Thursday, 30 October 2014

if time flies....

...where does it go? there must be a huge heap of it somewhere, because I sure don't have any to spare!
anyway, before I start writing a whole entry of excuses, let's just say I've been too busy to blog:) I did however knit, spin, garden etc... and I can show you a few results:
 I made a blending board out of a piece of carding cloth and the bread board my son made as a woodwork project in school (the timber would be too soft to cut something on it, but it's perfect for the new job!) - the downside of this is that making rolags like these is addictive! once I start I can't stop and I work away until the fibre bag is empty! and just now I realised that I forgot to take a pic of the spun yarn... hopefully I'll be quicker with the next entry!
 I didn't only spin the green rolags, I also finished the handdyed purple superwash, which I plied with a fine blue bamboo single yarn - and some leftover fine soy silk, when I ran out of blue... I started a cowl with it, because it is very soft and feels good on the skin.
I also spun a good skein each of red and green teeswater top, which had been hanging on the rack for a long time. didn't wash it yet though, but maybe my next blog entry could show you all the finished skeins I forgot here:)
and I hope that those berries are still on the shrub, when I need some colour for my christmas wreath! 
 our group project for the Connacht Textile Crafters was "houses" of any kind. I don't have much space to put purely decorative things up, so I decided to make something useful instead. I made a roll out of knit/felted gotland, which I lined with fabric to hold my crochet hooks. the roll is held together by a "roof" in green. to make it a bit prettier I added sea glas for roof windows. I embroidered some vines on and windows, added knitted curtains, a little bell with loop - and a silk fuchsia for decoration. the edge of the roll forms the "door" to the fairy cottage.
there were as many different houses as there were makers, everything from felt to zentangled paper houses. they will be put on show in the Museum of Country Life in Castlebar - I think in November/December, if I am not mistaken!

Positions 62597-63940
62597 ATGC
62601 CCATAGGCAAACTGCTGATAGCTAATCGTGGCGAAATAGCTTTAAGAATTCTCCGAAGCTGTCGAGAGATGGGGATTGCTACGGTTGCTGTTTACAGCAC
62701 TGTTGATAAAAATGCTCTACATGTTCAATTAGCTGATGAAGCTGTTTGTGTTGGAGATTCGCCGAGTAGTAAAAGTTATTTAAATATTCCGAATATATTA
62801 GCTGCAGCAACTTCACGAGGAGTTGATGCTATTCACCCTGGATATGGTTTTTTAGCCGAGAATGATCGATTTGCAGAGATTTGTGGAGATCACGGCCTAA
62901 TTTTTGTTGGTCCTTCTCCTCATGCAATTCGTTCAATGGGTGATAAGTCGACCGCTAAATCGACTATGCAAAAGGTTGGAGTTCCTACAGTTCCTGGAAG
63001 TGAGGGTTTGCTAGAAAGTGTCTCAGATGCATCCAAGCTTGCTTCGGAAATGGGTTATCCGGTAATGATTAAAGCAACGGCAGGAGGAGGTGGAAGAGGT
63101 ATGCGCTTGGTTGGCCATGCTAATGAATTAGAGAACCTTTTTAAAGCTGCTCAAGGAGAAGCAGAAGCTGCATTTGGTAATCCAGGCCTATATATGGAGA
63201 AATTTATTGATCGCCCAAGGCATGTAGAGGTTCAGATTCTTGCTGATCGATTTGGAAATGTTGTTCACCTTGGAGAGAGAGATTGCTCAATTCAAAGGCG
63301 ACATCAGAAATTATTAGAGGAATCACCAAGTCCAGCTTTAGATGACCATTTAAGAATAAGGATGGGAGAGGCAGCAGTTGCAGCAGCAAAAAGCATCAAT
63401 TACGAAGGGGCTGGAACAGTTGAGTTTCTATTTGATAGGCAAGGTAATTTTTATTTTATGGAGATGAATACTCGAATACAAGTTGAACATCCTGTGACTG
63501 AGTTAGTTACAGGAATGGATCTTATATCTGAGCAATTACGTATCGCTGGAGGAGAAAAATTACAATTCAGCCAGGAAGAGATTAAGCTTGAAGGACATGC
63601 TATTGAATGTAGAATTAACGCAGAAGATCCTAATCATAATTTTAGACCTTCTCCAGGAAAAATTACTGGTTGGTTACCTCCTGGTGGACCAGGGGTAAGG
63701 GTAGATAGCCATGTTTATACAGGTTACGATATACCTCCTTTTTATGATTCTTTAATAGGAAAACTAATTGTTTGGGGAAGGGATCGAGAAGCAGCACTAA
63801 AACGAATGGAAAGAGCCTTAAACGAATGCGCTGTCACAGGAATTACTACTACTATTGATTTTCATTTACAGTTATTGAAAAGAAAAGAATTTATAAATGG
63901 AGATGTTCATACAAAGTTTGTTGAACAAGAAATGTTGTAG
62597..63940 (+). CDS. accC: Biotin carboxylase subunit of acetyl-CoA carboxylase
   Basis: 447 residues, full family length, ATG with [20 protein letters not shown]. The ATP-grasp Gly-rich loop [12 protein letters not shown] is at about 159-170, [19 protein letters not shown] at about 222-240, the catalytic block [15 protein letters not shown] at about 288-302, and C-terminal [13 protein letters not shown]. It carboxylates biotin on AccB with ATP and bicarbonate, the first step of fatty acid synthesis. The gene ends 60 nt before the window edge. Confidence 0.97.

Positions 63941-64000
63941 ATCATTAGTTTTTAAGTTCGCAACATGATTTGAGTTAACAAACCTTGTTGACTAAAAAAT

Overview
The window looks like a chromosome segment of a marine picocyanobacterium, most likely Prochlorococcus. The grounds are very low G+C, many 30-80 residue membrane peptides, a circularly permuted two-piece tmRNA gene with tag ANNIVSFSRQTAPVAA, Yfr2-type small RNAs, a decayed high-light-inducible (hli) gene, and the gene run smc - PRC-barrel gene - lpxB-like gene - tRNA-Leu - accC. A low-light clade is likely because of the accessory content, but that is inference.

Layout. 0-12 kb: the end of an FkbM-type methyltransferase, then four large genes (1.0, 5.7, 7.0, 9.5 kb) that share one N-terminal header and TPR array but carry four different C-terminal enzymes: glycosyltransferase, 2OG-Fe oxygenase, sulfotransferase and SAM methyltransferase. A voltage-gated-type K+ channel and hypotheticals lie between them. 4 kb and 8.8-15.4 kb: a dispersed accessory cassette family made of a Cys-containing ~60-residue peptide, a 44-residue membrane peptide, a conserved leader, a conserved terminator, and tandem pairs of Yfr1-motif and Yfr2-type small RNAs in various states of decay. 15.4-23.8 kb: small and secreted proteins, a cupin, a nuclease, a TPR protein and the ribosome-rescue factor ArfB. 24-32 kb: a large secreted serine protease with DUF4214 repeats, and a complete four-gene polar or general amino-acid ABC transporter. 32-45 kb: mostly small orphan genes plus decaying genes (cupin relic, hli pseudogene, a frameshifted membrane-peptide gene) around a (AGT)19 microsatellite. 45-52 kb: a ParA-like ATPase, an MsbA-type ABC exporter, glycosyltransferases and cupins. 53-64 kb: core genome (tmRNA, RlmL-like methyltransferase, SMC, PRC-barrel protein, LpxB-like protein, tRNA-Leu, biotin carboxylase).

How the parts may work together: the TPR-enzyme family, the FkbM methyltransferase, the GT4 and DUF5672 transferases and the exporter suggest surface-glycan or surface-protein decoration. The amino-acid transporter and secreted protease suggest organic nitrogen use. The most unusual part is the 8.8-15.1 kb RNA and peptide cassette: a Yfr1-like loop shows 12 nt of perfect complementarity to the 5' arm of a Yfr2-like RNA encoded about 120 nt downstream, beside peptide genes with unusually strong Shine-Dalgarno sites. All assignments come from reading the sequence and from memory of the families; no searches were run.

close-up of the crocheted fuchsia  
of course I have to cave in and buy a few cross stitch magazines "shortly" before christmas - same story every year in september! this time there was a freebie of 3 mouse cards on it, perfect for my mouse-loving friend's christmas card. I will frame them all together into one card, because I doubt that I can find a ready-made fitting card for this odd size! I was very proud of myself to finish the first christmas card in september, but since then I didn't manage a single one - so maybe I should pull my head in and do a few more instead of boasting:)  
I do have a good excuse though! I found the perfect pattern for my birthday gift of 5 gorgeous naturally dyed skeins of silk yarn (find more here). the pattern is called "petal cowl" by Xandy Peters. the original uses a multi-coloured yarn, but of course you can use separate yarns - you just have to darn in a few more ends:) and I have to admit that a yarn with wool content might be easier to use, because the non-elastic silk yarn was a bit tight in places and the very unusual way of increasing (12 sts into 1!) would probably look a bit tidier in stretchy wool. I find the pattern really unusual, but not terribly difficult to knit once you get the idea behind it. the next pattern in that direction will be the "Foxpaws" (on ravelry) - but I haven't chosen a yarn for that yet. oh, and I used up the short lengths of silk by making two more petal cowls. the main colour is black and the "zing" silk is only used as an accent. and the cowls are smaller, close to the neck.